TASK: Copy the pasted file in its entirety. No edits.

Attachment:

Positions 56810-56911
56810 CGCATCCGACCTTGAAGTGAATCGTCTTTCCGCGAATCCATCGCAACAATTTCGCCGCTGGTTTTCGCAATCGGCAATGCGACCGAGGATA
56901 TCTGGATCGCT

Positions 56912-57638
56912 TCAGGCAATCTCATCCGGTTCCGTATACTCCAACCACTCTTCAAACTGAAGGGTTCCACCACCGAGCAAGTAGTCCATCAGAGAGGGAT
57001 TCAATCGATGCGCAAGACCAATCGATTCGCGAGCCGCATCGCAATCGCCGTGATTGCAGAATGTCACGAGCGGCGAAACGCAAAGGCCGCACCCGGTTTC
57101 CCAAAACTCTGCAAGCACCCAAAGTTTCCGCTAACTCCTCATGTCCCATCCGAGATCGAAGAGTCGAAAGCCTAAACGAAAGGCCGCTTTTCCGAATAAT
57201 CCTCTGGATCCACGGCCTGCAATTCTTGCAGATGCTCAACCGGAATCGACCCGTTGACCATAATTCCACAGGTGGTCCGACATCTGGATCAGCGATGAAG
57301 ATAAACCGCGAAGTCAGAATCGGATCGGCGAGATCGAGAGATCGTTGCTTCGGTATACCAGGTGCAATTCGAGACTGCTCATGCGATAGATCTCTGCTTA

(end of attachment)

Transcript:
Positions 56810-56911
56810 CGCATCCGACCTTGAAGTGAATCGTCTTTCCGCGAATCCATCGCAACAATTTCGCCGCTGGTTTTCGCAATCGGCAATGCGACCGAGGATA
56901 TCTGGATCGCT

Positions 56912-57638
56912 TCAGGCAATCTCATCCGGTTCCGTATACTCCAACCACTCTTCAAACTGAAGGGTTCCACCACCGAGCAAGTAGTCCATCAGAGAGGGAT
57001 TCAATCGATGCGCAAGACCAATCGATTCGCGAGCCGCATCGCAATCGCCGTGATTGCAGAATGTCACGAGCGGCGAAACGCAAAGGCCGCACCCGGTTTC
57101 CCAAAACTCTGCAAGCACCCAAAGTTTCCGCTAACTCCTCATGTCCCATCCGAGATCGAAGAGTCGAAAGCCTAAACGAAAGGCCGCTTTTCCGAATAAT
57201 CCTCTGGATCCACGGCCTGCAATTCTTGCAGATGCTCAACCGGAATCGACCCGTTGACCATAATTCCACAGGTGGTCCGACATCTGGATCAGCGATGAAG
57301 ATAAACCGCGAAGTCAGAATCGGATCGGCGAGATCGAGAGATCGTTGCTTCGGTATACCAGGTGCAATTCGAGACTGCTCATGCGATAGATCTCTGCTTA